A Canadian called Gwendominica surprised herself when she discovered that  she had not forgotten her zest for hockey, as  she succumbed to Olympic fever on a  beautiful  hot sunny afternoon in Dominica.  She perched on the edge of her sofa, riveted to the TV screen as the Canadian women’s hockey team battled it out with good neighbours to the south for the gold medal in that winter sport.  It was an incredible game – fast, tight goal-tending, a little rough but well monitored by tough referees. The American friends were  leading by 2 -0  at the end of the second period.  As she chanted “Canadian girls have got what it takes!” over and over, the far away countrywoman sensed that the young compatriots received the message telepathically.  After a two goal come-back in the third period, the Canadian winning goal  in sudden-death overtime could only be described as “sweet.”  The delighted expatriate resisted yelling and screaming; she didn’t want to frighten the cat.  Besides, what Dominican could possibly understand all the commotion if it wasn’t  the West Indies team winning a cricket match!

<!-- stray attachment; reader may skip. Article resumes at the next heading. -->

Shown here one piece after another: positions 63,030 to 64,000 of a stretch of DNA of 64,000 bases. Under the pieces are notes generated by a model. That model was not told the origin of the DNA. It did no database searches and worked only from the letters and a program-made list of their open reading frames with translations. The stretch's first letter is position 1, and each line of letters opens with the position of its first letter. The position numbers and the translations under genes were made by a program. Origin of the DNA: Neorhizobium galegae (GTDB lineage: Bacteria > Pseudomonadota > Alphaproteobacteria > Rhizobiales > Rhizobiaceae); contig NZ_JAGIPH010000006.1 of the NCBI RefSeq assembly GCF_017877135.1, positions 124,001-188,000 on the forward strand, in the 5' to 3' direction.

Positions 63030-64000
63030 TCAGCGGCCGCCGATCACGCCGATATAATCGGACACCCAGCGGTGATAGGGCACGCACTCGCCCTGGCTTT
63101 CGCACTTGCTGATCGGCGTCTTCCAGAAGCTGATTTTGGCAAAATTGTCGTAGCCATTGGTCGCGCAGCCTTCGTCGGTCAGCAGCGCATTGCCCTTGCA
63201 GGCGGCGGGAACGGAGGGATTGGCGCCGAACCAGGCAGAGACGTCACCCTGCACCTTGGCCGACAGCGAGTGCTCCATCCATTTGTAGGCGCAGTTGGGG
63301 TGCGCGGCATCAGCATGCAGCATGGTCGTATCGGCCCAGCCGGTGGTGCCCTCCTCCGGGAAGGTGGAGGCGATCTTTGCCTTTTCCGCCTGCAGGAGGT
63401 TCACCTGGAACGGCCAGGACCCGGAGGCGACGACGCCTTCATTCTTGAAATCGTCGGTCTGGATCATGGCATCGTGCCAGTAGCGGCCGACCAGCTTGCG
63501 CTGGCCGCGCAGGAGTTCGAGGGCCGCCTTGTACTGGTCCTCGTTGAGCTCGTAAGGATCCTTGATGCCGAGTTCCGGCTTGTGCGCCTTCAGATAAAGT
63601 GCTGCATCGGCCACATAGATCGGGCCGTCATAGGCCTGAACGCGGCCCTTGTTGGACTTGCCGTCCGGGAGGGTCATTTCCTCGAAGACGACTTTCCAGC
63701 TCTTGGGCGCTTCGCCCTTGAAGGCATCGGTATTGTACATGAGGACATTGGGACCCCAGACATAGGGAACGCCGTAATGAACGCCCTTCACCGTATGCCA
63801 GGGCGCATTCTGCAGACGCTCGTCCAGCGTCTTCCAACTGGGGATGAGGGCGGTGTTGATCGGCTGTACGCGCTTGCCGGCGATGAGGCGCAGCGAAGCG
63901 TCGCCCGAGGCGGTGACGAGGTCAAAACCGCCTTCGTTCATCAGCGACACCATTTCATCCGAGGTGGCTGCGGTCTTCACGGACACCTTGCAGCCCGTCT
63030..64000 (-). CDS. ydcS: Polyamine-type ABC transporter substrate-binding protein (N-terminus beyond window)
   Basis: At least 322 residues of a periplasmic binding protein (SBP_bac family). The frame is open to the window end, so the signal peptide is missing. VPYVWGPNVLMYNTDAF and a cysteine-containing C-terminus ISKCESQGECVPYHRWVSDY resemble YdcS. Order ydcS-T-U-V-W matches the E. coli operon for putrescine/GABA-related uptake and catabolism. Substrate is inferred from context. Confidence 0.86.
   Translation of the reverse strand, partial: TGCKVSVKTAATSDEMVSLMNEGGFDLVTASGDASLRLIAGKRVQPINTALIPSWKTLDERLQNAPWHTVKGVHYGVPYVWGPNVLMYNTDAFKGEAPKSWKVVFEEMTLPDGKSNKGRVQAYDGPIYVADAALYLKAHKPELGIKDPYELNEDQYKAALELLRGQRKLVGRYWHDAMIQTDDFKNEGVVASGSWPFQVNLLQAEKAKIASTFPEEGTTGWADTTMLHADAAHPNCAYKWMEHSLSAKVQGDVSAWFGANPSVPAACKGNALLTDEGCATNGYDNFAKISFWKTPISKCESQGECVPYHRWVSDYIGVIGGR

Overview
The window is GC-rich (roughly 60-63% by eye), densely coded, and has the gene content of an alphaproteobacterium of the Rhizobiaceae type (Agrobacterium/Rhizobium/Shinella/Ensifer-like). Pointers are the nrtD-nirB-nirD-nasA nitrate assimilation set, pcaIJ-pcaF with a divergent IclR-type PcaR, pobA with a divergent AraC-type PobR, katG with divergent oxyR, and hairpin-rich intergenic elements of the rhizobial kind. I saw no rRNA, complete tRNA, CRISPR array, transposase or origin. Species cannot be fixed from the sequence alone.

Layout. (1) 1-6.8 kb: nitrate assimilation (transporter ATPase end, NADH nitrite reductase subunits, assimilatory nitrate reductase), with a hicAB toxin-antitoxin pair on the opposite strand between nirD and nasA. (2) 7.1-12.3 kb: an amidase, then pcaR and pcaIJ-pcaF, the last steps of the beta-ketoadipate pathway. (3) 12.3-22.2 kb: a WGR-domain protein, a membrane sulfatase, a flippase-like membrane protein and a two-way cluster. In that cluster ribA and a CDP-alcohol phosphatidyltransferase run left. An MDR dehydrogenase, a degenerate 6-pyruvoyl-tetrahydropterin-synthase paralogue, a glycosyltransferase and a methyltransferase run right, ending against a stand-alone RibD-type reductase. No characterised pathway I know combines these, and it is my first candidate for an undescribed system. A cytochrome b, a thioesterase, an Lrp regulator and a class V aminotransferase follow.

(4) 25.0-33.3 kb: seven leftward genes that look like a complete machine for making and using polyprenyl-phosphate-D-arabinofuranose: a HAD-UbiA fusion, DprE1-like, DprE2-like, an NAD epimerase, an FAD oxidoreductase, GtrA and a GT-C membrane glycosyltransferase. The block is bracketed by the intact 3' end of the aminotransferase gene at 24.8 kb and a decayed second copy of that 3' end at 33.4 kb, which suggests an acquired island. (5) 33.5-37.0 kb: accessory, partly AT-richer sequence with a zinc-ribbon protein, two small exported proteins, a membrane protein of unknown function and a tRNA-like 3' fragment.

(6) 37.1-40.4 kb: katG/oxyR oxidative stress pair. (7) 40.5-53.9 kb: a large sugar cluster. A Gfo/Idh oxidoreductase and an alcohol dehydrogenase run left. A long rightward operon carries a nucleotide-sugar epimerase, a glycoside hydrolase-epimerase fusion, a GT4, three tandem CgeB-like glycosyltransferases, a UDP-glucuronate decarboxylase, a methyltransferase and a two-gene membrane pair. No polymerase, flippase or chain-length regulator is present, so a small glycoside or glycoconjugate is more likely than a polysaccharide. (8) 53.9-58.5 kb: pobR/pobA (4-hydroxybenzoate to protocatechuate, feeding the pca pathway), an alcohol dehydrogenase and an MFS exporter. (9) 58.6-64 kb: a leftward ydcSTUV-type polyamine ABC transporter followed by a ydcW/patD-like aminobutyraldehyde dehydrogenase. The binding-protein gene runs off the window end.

To all the Canadian athletes and their coaches in Sochi, Russia,  I want you to know that I sent you ‘good vibes’  daily from the Nature Isle.   I thank you for your dedication, team spirit and grace in both success and defeat.  I have fingers and toes crossed that the men’s hockey final against the determined Swedes  on Sunday February 23rd  will have  the same outcome as the women’s last  game. You go, Team Canada!  You have already made me very proud.